This gets kicked off by the caller, who will push into the runtime the target value of the
constraint.  So if our runtime is within location 123, they will push this in:

User inUser = new User("curly");

inUser.setProperty("location", "123");

Before calling createSession.  Now the validation routine simply has to make sure that every
target role, that is constrained (has a global property defined), has a matching property
value on the user's entry corresponding with that role.

 

Here is a prototype of that validation code

{{ // Verify location constraints, for every active role do.}}
 {{for ( UserRole role : session.getRoles())}}
 {
 {{   String constraintType = Config.getInstance().getProperty( role.getName() );}}
 {{   // Is there a runtime constraint placed on this role activation?}}
 {{   if ( StringUtils.isNotEmpty( constraintType ))}}
 {{   {}}
 {{      String userProp = session.getUser().getProperty( role.getName() );}}
 {{    // user have prop associated with the runtime constraint on this particular role?}}
 {{    if( StringUtils.isNotEmpty( userProp ))}}
 {{    {}}
 {{     // passed by caller in a prop with keyName in the constraintType for the role.}}
 {{     String constraintValue = user.getProperty( constraintType );}}
 {{     // Is the activated role's valid per the value passed in by the caller?}}
 {{     if ( !userProp.equalsIgnoreCase( constraintValue ) )}}
 {{     {}}
 {{           //session.getRoles().remove( role );}}
 {{           LOG.info( "deactivate role {}", role.getName() );}}

           {
 {{     else}}
 {{     {}}
 {{         //session.getRoles().remove( role );}}
 {{        LOG.info( "deactivate caller not set constraint for role {}", role.getName()
);}}

 


> Add support for runtime constraints to be placed on activated roles
> -------------------------------------------------------------------
>
>                 Key: FC-235
>                 URL: https://issues.apache.org/jira/browse/FC-235
>             Project: FORTRESS
>          Issue Type: Improvement
>    Affects Versions: 2.0.0
>            Reporter: Shawn McKinney
>            Assignee: Shawn McKinney
>            Priority: Major
>             Fix For: 2.0.1
>
>
> h3. Rationale for change
> One of the advantages of RBAC is the concept of an activated role.  It allows us to
limit when a particular role can be used within a session. 
> For example, temporal constraints, place limits on when a role can be activated based
on time and date of the runtime environment.
> This enhancement expands that capability to other types of instance data like location
or project.  This will help reduce the number of roles that have to be created.  Now, we
won't have to have a teller role for every branch.  Rather one teller role will be created,
and every user will store properties that control which branch that role can be used in.
> The idea here is to not limit to just a branch constraint rather allow flexibility of
the types of instance data that can be used.
> Fortunately, most of what is needed to add these types of controls is already present
in the fortress core. The combination of configuration properties and user properties can
be used to store the policies.
> h3. example scenario
> h3. Role (properties)
> Globally we'll store as config elements the name of each role to be constraint along
with the name of the type of constraint.  It will be a trigger for the role activation process
to perform special validation.
> admin:location
> manager:location
> servicerep:location
> h3. Users:
> Each user, in addition to their typically role assignments, will store properties that
define the constraint value for when that role may be applied.  Here we're using location
constraints, so each role assignment on the user (constrained in this way) must also have
a corresponding property that specifies where that role may be used.
>  
> *curly*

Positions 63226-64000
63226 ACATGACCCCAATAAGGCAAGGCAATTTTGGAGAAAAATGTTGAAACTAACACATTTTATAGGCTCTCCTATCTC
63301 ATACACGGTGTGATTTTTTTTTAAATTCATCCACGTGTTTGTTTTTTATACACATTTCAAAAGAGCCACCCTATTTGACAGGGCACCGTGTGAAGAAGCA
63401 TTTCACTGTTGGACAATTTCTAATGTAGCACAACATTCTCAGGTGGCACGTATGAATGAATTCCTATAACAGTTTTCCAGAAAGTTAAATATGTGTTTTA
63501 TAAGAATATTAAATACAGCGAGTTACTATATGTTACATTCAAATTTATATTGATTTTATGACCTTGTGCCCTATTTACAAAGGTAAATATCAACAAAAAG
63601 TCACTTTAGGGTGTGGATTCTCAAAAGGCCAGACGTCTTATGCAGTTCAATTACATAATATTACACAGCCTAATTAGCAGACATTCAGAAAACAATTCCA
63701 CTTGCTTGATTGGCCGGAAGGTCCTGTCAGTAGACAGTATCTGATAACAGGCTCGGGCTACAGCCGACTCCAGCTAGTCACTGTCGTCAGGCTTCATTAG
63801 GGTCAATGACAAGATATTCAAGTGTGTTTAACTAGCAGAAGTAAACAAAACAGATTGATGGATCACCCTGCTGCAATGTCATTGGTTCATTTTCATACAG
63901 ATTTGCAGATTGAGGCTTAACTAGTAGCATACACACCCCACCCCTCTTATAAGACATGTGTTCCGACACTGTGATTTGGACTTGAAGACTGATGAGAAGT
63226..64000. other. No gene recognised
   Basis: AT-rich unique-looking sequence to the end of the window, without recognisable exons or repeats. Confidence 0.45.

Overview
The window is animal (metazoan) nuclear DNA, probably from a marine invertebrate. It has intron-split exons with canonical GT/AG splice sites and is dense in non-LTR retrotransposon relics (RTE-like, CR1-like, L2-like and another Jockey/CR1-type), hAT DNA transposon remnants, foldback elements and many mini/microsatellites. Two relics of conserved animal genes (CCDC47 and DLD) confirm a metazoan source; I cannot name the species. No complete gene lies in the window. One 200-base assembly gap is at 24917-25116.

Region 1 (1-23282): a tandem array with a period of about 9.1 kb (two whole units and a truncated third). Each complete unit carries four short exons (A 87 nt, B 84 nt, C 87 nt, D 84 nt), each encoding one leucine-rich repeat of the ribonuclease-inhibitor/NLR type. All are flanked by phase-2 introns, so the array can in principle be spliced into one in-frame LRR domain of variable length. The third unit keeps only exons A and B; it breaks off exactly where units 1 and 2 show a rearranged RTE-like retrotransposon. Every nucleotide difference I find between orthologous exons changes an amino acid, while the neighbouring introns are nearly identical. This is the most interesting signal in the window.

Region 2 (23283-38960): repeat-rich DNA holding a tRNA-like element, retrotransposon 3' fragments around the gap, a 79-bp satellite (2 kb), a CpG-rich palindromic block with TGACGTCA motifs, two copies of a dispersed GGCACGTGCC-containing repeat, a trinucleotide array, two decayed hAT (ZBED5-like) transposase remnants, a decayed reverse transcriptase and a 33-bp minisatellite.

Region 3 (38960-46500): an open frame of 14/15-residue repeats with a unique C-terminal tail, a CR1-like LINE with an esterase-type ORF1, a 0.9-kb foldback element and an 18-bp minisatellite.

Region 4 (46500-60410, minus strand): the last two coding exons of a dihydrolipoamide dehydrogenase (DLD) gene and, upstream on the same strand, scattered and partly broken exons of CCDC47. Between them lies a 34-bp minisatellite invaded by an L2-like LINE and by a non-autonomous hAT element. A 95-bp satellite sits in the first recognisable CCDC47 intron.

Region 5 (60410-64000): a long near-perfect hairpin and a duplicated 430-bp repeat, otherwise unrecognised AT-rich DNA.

> roles assigned : admin, manager, servicerep
> props: admin:123, manager:456, servicerep:789
> *larry*
> roles assigned : manager
> props: manager:789
> *moe*
> roles assigned : servicerep
> servicerep:123
>  
> Intuitively we can look at these properties and see what's going on.  Globally, the
implementation defines which roles to be constrained, and what the constraint type is.  In
this case a locale type constraint.  Next, we can see what location each user may activate
their assigned roles.  Curly is the most powerful of the three, and can activate all three
roles, albeit contrained within one locale each.  Larry can only activate his manager role
in location 789 while Moe can activate as a servicerep only in location 123.
>  
> These constraints are evaluated during the createSession role activation phase.  The
caller specifies which location the user is in by pushing into the runtime as a property on
the inbound user object. 
> So if our runtime is at location 123, they will push this in:
> User inUser = new User("curly");
> inUser.setProperty("location", "123");
> Before calling createSession.  Now the validation routine simply has to make sure that
every target role being activated is checked against the constraint value.  
>  
> Here is a prototype of that validation code.  Keep in mind this all has to work with
'normal' roles, which are not constrained in this special way.
> {{ // Verify location constraints, for every active role do.}}
>  {{for ( UserRole role : session.getRoles())}}
>  {
>  {{   String constraintType = Config.getInstance().getProperty( role.getName() );}}
>  {{   // Is there a runtime constraint placed on this role activation?}}
>  {{   if ( StringUtils.isNotEmpty( constraintType ))}}
>  {{   {}}
>  {{      String userProp = session.getUser().getProperty( role.getName() );}}
>  {{    // user have prop associated with the runtime constraint on this particular
role?}}
>  {{    if( StringUtils.isNotEmpty( userProp ))}}
>  {{    {}}
>  {{     // passed by caller in a prop with keyName in the constraintType for the
role.}}
>  {{     String constraintValue = user.getProperty( constraintType );}}
>  {{     // Is the activated role's valid per the value passed in by the caller?}}
>  {{     if ( !userProp.equalsIgnoreCase( constraintValue ) )}}
>  {{     {}}
>  {{           //session.getRoles().remove( role );}}
>  {{           LOG.info( "deactivate role {}", role.getName() );}}
>            {
>  {{     else}}
>  {{     {}}
>  {{         //session.getRoles().remove( role );}}
>  {{        LOG.info( "deactivate caller not set constraint for role {}", role.getName()
);}}
>